With no European football for either Celtic or Rangers following the World Cup break, all focus will be on domestic matters for Glasgow’s big two. Winning the SPL will guarantee a spot in the Champions League group stages again in 2023-24, which means both will have everything to play for.
The Full Scottish by Brian P.. Dunleavy
The final Champions League tables make for ugly reading from a Scotland perspective.
In Group A, after five matches, Rangers sit bottom of the table with zero wins, zero draws and a goal differential of -18. Giovanni van Bronckhorst’s men have scored one goal in the competition.
On the other side of Glasgow, the story isn’t much better. Celtic also have zero wins in Group F, but do have two draws. With three goals scored, their goal differential of -7 is at least somewhat respectable—if we’re being kind.
Both clubs can point to key injuries as a reason for their poor showing. At Ibrox, forward Kemar Roofe has been in witness protection for much of the season due to fitness issues. He hasn’t made a single appearance for ’Gers in Europe, with only cameos against Dundee and Livi under his belt.
On Friday, van Bronckhorst, whose seat is getting warmer by the minute, announced that Roofe would miss “a couple of weeks” with an injury picked up, presumably, during training. The news is particularly grim, given that the Dutchman’s squad sits four points back of leaders Celtic heading into weekend action and has limited attacking options, primarily due to injuries.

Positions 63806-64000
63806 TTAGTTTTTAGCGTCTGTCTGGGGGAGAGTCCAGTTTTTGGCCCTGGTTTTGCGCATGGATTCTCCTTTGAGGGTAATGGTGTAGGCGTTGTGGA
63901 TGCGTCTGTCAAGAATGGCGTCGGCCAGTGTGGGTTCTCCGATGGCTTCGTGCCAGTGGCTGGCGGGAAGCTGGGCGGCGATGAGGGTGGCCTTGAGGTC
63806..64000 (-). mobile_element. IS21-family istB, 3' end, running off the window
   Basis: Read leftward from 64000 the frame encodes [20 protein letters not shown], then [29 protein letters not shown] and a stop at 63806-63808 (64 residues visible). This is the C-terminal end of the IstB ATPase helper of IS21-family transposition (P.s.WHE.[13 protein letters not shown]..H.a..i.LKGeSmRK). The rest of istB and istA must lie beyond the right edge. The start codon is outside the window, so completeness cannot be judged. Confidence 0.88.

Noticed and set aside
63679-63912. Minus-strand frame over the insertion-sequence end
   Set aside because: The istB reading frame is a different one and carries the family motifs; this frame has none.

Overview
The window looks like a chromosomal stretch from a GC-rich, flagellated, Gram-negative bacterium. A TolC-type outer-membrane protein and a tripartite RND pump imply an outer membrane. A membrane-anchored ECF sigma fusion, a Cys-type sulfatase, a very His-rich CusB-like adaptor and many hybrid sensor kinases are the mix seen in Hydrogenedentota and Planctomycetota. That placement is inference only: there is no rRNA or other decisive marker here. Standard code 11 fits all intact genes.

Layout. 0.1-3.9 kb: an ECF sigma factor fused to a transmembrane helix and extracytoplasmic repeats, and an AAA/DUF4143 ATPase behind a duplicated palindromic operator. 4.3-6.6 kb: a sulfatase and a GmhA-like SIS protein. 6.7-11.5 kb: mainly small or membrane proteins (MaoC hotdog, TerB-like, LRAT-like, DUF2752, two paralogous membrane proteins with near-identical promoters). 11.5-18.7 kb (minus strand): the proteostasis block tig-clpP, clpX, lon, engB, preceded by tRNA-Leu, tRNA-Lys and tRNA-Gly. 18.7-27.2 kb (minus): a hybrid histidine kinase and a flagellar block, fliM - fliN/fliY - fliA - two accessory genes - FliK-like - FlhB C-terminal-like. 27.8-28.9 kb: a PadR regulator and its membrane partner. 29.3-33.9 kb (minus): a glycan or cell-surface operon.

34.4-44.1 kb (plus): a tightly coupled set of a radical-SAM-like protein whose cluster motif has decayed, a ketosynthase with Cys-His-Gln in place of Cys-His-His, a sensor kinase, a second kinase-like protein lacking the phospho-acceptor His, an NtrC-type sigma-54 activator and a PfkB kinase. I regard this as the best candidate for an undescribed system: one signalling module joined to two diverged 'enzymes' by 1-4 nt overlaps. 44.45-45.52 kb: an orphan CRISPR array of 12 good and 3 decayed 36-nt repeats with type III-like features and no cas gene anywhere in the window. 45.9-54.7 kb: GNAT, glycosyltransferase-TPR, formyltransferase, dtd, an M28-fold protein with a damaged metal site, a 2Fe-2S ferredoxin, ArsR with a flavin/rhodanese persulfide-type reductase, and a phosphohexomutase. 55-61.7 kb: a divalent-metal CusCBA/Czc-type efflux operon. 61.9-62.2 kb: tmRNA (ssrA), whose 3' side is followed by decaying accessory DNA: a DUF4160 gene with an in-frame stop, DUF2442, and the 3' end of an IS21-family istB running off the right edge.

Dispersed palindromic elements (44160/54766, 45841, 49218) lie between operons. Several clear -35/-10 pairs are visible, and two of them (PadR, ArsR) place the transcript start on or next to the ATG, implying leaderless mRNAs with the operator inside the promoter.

That they face rivals Aberdeen at Ibrox on Saturday without a fit Roofe can’t be making van Bronckhorst feeling any more comfortable in his chair.
Celtic, meanwhile, lost captain and midfield talisman Callum McGregor to injury in the middle of their Champions League run, and his absence was clearly felt against continental opposition. With McGregor out, Matt O’Riley played in a deeper role, where he was more than adequate—though it also meant he wasn’t in his more advanced position and, therefore, engaged in the attack, where he is clearly more effective.
Reo Hatate is an exciting player for sure, but at 24 and a neophyte at Champions League level, he was clearly overmatched and overwhelmed.
Looking ahead to next season, while being at the big table with the big boys of Europe is better than not being there, whichever club that qualifies (if not both) will have to do better, won’t they?